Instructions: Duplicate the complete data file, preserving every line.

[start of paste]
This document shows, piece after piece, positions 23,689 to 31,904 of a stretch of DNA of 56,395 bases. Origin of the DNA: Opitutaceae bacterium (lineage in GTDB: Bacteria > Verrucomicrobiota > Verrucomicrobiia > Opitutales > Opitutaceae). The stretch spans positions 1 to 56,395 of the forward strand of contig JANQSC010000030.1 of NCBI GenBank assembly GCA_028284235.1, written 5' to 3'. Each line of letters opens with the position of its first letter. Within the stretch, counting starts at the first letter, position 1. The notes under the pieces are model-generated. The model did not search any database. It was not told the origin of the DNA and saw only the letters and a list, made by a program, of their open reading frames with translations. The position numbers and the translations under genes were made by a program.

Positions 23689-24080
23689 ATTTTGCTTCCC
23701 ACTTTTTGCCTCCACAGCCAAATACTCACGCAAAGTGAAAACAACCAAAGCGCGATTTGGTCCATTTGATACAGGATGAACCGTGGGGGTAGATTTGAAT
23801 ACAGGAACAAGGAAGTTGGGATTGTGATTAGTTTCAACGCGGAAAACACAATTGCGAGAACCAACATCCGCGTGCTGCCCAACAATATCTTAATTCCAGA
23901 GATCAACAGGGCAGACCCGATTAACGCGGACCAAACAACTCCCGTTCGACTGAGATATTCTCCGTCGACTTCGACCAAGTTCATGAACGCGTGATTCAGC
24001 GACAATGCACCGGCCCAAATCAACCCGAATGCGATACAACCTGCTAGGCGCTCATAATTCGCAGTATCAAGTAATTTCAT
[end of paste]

This document shows, piece after piece, positions 23,689 to 31,904 of a stretch of DNA of 56,395 bases. Origin of the DNA: Opitutaceae bacterium (lineage in GTDB: Bacteria > Verrucomicrobiota > Verrucomicrobiia > Opitutales > Opitutaceae). The stretch spans positions 1 to 56,395 of the forward strand of contig JANQSC010000030.1 of NCBI GenBank assembly GCA_028284235.1, written 5' to 3'. Each line of letters opens with the position of its first letter. Within the stretch, counting starts at the first letter, position 1. The notes under the pieces are model-generated. The model did not search any database. It was not told the origin of the DNA and saw only the letters and a list, made by a program, of their open reading frames with translations. The position numbers and the translations under genes were made by a program.

Positions 23689-24080
23689 ATTTTGCTTCCC
23701 ACTTTTTGCCTCCACAGCCAAATACTCACGCAAAGTGAAAACAACCAAAGCGCGATTTGGTCCATTTGATACAGGATGAACCGTGGGGGTAGATTTGAAT
23801 ACAGGAACAAGGAAGTTGGGATTGTGATTAGTTTCAACGCGGAAAACACAATTGCGAGAACCAACATCCGCGTGCTGCCCAACAATATCTTAATTCCAGA
23901 GATCAACAGGGCAGACCCGATTAACGCGGACCAAACAACTCCCGTTCGACTGAGATATTCTCCGTCGACTTCGACCAAGTTCATGAACGCGTGATTCAGC
24001 GACAATGCACCGGCCCAAATCAACCCGAATGCGATACAACCTGCTAGGCGCTCATAATTCGCAGTATCAAGTAATTTCAT